Category Archives: LearningEdge

The Learning Edge by Bain & Weston (Summary 8 of 8)

I am currently reading The Learning Edge: What Technology Can Do to Educate All Children by Alan Bain & Mark E. Weston as part of my personal growth plan. Click below for summaries of previous chapters

Chapter 1: Education & Technology

Chapter 2: The Classroom

Chapter 3: Schools

Chapter 4: Transforming Districts

Chapter 5: Associations and Edge Technology

Chapter 6: Policy Shifts

Chapter 7: The Role of Industry

Chapter 8: Stakeholders Connected

The book closed with a look at how changes in how educators think (a paradigm shift) could lead us to creating what the authors refer to as a Type-B model of education. One quote in particular stood out for me:

“In a self-organizing system, change emerges bottom-up and control is dispersed, and leaders – with their helicopter perspective – prompt change.” (page 189)

What this reminded me of was the fourth scenario in The Future of Schooling: Educating America in 2020. In this scenario, change came about almost organically as communities, parents, museums, and a variety of other interested stakeholders began using the plethora of online resources available to create their own “unschool.” While only a few students were engaged in this sort of learning experience by 2020, indications were that this was where education was headed. (For a synopsis of each of McREL’s four scenarios, you can listen to “What Does the Future Hold for Education?” a brief podcast located here.)

I want to thank the authors for allowing me to read and reflect publicly on my blog. The Learning Edge has interesting perspectives on how to change education. Definitely check it out!

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The Learning Edge by Bain & Weston (Summary 7 of 8)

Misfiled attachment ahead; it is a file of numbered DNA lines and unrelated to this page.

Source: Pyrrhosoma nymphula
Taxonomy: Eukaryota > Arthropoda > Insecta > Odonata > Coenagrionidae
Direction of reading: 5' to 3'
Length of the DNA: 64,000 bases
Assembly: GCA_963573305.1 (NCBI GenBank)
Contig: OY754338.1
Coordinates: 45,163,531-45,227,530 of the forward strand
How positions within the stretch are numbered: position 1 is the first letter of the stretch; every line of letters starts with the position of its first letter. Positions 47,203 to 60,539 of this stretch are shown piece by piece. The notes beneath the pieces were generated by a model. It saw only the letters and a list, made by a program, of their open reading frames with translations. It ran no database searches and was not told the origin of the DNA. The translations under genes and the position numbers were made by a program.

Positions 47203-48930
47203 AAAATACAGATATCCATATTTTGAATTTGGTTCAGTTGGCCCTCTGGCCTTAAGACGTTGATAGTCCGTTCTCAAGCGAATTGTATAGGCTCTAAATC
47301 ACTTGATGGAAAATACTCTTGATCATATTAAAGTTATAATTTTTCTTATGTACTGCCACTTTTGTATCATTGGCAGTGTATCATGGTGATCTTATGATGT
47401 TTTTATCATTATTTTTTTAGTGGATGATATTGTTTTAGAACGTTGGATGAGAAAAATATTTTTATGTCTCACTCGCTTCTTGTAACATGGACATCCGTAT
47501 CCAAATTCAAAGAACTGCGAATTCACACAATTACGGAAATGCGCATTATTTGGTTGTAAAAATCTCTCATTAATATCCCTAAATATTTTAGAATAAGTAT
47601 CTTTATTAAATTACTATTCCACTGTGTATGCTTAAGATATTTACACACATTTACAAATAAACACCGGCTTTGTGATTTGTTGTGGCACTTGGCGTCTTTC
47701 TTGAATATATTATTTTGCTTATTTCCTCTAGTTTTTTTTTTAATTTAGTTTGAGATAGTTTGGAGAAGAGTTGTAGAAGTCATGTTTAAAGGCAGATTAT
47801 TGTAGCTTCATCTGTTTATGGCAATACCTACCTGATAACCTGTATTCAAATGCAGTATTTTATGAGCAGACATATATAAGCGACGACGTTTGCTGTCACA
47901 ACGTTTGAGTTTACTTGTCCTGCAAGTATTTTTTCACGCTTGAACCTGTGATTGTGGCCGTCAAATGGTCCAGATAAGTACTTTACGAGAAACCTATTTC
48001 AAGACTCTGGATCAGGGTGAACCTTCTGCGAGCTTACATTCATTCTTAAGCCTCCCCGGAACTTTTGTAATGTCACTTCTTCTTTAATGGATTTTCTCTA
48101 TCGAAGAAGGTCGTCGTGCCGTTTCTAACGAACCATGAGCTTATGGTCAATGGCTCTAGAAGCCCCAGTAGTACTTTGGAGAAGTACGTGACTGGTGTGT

I am currently reading The Learning Edge: What Technology Can Do to Educate All Children by Alan Bain & Mark E. Weston as part of my personal growth plan. Click below for summaries of previous chapters

Chapter 1: Education & Technology

Chapter 2: The Classroom

Chapter 3: Schools

Chapter 4: Transforming Districts

Chapter 5: Associations and Edge Technology

Chapter 6: Policy Shifts

Chapter 7: The Role of Industry

I admit…I had to take a step back from reading after this chapter. Perhaps because I AM in “the industry,” I was more critical of this chapter than in previous ones. Some of the issues in education that the authors say the industry dismisses happen to be the very topics that my organization discusses every day.

Two points that most captured my attention were:

1. When talking about education’s resistance to innovation (which I concur is a problem), the authors quote, “This fact is apparent in the field’s general ambivalence (Fullan, 2007) about so many students dropping out of school, scoring poorly on tests, and being unprepared for the world of work.” (page 160)

2. On the same page, the authors offer that the field (of education) is “uninformed by research.”

While I think we have many issues that educators are trying to solve with varying degrees of success, I must disagree that educators – be they teachers, principals, superintendents, school board members, or consultants – are ambivalent about dropout rates, test scores, or preparing students for their future. (Indeed, I more often see evidence that we are hyper-focused on test scores.)

I also disagree that education is uninformed by research. The very reason my organization is often sought by clients is because of our research base. I agree that there is conflicting and, in some cases, a lack of research, but I wouldn’t go so far to call it uninformed.

Interestingly, the Summary at the end of the chapter worded the problem of “research” in a way that I find more agreeable:

“The field of education’s lack of consensus about research-informed practice makes it difficult for the ICT industry to build responsive and scalable business models to benefit education.” (page 184)


The Learning Edge by Bain & Weston (Summary 6 of 8)

I am currently reading The Learning Edge: What Technology Can Do to Educate All Children by Alan Bain & Mark E. Weston as part of my personal growth plan. Click below for summaries of previous chapters

Chapter 1: Education & Technology

Chapter 2: The Classroom

Chapter 3: Schools

Chapter 4: Transforming Districts

Chapter 5: Associations and Edge Technology

Chapter 6: Policy Shifts